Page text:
One of Jazz music’s great innovators, who made his name developing new types of melodies that moved away from their traditional structures, died in Manhattan earlier today. Known for his work that touched on folk music, Coleman made many hits with Atlantic Records, including the seminal “The Shape of Jazz to Come.” He was revered by fellow players, including John Coltrane, who said in 1961 that the 12 minutes he spent on-stage with Coleman was “the most intense moment” of his life. Coleman’s last public performance was a year ago in Prospect Park, NY. He was 85 years old.
The sun also rises. The 84-year-old mogul will reportedly step down as CEO of 21st Century Fox, bequeathing the title to his 42-year-old son James. Murdoch’s other son Lachlan will take on a power-sharing role with his brother. The shake up extends beyond immediate family members, as COO Chase Carey will also reportedly transition into an advisory role. Company shares dipped after the announcement but have since largely rebounded, most likely because of word that Murdoch intends to stay on as executive chairman and retain final say on all matters.
Will they say yes? Athens may be showing willingness to adopt some reforms after all. Yesterday, the Ministry of Justice proposed legislation that would enable same-sex couples to enter into civil partnerships and enjoy protection over property rights and inheritance. Activists applauded the move but expressed concern over the legislation stopping short of allowing same-sex partners to legally adopt. And it remains unclear whether parliament, which will debate the question in July, will accept the proposal.
This could put mad cow disease to pasture. One of the three forms of Creutzfeldt-Jakob disease, kuru, was once common in a Papua New Guinea tribe that traditionally ate the brains of its dead. But in a triumph of evolution, some tribe members developed genetic protection against the prion disease — and that gene mutation could work against all types of CJD. Researchers hope to harness this and find a cure for the estimated 30,000 Britons who may have contracted the disease in the ’90s but haven’t shown symptoms — yet.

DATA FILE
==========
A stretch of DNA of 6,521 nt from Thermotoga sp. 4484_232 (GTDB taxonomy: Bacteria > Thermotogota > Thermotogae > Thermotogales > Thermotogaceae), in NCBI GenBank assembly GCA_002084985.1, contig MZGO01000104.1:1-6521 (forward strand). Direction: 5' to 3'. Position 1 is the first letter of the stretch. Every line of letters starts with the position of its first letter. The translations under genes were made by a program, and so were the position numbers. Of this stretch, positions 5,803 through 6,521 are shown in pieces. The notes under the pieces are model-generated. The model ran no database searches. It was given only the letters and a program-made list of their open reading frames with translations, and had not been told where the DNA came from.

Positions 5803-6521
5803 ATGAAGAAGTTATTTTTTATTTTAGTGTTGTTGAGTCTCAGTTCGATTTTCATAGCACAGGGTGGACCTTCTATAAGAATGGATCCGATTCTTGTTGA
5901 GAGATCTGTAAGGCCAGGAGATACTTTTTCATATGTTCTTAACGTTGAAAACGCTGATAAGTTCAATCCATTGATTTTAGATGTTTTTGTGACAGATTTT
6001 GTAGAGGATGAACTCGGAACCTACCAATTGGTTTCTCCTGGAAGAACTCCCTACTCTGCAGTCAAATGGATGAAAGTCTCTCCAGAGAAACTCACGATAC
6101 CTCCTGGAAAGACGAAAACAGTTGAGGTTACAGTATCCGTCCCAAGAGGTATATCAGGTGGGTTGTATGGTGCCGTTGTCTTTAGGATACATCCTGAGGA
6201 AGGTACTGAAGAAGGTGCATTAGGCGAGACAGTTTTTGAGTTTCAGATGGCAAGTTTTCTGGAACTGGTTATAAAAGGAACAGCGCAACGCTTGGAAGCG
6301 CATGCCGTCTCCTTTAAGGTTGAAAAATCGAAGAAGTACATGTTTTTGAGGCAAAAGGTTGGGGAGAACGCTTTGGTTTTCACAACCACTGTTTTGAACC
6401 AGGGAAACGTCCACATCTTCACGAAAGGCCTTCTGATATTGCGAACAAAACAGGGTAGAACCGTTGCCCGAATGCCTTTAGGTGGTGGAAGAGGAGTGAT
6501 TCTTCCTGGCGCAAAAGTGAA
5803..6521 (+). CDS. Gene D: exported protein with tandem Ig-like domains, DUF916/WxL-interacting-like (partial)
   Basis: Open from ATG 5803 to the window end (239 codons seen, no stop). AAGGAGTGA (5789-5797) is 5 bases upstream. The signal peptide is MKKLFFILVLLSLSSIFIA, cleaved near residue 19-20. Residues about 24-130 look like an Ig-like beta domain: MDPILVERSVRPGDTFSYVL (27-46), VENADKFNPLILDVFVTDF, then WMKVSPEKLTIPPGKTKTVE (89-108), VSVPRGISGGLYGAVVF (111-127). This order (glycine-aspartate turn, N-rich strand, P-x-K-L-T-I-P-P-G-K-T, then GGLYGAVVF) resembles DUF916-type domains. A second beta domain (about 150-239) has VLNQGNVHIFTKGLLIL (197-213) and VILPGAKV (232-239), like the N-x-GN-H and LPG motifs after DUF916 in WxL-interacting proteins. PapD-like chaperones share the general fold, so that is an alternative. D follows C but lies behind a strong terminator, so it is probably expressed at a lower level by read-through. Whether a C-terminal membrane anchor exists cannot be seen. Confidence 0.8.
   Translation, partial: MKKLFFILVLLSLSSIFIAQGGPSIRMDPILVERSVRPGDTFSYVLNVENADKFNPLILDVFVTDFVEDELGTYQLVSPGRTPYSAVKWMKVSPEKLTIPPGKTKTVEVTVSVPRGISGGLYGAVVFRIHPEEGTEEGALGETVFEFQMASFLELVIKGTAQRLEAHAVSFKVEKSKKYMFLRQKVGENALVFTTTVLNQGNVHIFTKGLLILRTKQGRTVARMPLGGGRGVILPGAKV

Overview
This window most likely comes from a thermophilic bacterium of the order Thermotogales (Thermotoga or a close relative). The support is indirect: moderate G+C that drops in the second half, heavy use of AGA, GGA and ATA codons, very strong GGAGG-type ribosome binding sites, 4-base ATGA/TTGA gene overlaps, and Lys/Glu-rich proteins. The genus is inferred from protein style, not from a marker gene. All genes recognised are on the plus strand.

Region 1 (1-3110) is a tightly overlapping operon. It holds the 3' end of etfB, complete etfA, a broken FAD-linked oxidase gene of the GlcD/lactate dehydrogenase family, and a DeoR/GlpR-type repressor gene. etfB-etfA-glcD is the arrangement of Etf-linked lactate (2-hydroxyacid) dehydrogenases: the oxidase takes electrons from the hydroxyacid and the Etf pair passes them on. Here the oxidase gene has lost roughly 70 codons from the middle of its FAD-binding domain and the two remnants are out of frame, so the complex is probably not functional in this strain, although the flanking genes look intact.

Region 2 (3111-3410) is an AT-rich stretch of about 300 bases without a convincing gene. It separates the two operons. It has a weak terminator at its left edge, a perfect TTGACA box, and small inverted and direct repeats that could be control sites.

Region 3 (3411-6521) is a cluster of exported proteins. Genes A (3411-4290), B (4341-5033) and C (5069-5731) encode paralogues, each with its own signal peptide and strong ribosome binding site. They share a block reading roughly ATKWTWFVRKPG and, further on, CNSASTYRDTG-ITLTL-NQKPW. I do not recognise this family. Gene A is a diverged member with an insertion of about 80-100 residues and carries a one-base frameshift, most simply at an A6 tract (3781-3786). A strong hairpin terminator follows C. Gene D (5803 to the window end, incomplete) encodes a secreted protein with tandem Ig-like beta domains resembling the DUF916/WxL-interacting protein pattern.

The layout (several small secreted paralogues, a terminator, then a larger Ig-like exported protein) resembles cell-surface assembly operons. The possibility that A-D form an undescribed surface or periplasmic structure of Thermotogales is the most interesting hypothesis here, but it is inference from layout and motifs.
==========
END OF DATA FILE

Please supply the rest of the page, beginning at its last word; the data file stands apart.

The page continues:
The classic thespian who played some of the film world’s most villainous characters, including Frankestein and Dracula, has died at the age of 93. Known recently for his work as Saruman in the Lord of the Rings trilogy, the English-born Lee started off adult life with distinguished service in the Royal Air Force during World War II. After years of toiling futilely in the post-war film industry, the deep-voiced Lee found his calling playing the heavy in Hammer Horror production films. Lee was to appear in an Uma Thurman movie due next year that will likely be recast.
This is more civilized. The famously outspoken community site — known as either a bastion of free speech or a lawless haven for anonymous abuse — has closed five offensive subreddits (including ”fatpeoplehate,” the only one with over 5,000 subscribers) for breaking its updated rules on harassment. Some users are bemoaning this as the beginning of the end for unfettered expression online. But execs insist they’re “banning behavior, not ideas,” and many have applauded them for fostering a safer network and encouraging trolls to hide under a different bridge.
Panic is going viral. Following an outbreak that’s seen 107 South Korean cases of Middle Eastern Respiratory Syndrome, the Shanghai International Film Festival has canceled some activities and asked Korean invitees to stay home. They’re afraid someone might bring the deadly virus with them. Several countries are urging travelers not to visit South Korea, where more than 1,000 people are quarantined, unless absolutely necessary. Whether the festival still plans to screen Korean films Shameless and Salut d’Amour is unknown, but those behind the films will clearly not be welcome.
It’s now a best-of-three series. Chicago held off Tampa Bay for a 2-1 victory, tying the NHL championship series 2-2. The Lightning retain home-ice advantage, but that’s little solace considering the Blackhawks have gone 6-5 on the road in the playoffs. Besides, they seem to be getting better with age, going 41-14 in Games 4-7 of playoff series since 2009. This year’s Stanley Cup, which continues Saturday, has been the closest since 1968, with each match decided by a single goal.